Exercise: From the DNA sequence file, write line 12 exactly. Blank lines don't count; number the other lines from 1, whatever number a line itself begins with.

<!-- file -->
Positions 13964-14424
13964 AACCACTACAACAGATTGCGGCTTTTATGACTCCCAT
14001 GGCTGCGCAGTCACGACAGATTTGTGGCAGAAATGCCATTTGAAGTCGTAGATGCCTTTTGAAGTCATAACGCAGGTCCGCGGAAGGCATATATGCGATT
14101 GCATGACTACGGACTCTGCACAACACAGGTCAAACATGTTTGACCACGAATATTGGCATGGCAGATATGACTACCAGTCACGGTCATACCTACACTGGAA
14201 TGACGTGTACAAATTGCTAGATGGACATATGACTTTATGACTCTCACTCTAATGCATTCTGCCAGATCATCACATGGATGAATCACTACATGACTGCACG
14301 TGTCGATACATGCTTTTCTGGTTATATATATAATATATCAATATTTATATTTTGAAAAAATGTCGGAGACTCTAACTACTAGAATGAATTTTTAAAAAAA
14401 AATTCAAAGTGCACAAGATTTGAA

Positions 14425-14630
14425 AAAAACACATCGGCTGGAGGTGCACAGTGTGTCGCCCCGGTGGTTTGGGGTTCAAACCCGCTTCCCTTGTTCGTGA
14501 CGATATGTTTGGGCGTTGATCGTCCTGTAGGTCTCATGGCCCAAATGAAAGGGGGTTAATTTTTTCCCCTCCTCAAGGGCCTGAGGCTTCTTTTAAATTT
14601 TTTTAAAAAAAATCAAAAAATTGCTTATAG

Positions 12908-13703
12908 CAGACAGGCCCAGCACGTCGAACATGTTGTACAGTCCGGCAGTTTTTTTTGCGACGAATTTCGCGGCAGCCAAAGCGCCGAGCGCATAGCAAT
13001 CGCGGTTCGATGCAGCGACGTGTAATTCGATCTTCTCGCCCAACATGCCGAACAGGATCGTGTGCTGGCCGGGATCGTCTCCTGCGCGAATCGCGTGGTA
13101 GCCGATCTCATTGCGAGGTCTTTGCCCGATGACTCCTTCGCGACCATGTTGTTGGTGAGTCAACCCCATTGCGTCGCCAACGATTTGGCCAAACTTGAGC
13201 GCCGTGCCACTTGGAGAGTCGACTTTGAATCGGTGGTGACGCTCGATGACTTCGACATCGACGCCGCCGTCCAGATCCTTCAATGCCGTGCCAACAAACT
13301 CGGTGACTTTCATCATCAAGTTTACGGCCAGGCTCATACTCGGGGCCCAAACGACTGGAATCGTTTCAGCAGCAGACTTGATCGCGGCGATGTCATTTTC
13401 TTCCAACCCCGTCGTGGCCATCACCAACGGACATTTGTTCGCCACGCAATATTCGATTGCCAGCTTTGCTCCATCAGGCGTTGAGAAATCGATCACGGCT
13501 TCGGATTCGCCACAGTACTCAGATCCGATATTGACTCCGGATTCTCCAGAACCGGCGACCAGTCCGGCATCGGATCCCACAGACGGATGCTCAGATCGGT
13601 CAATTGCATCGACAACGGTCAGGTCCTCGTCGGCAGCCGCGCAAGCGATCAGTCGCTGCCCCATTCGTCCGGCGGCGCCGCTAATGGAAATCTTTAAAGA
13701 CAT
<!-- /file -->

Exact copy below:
Positions 12908-13703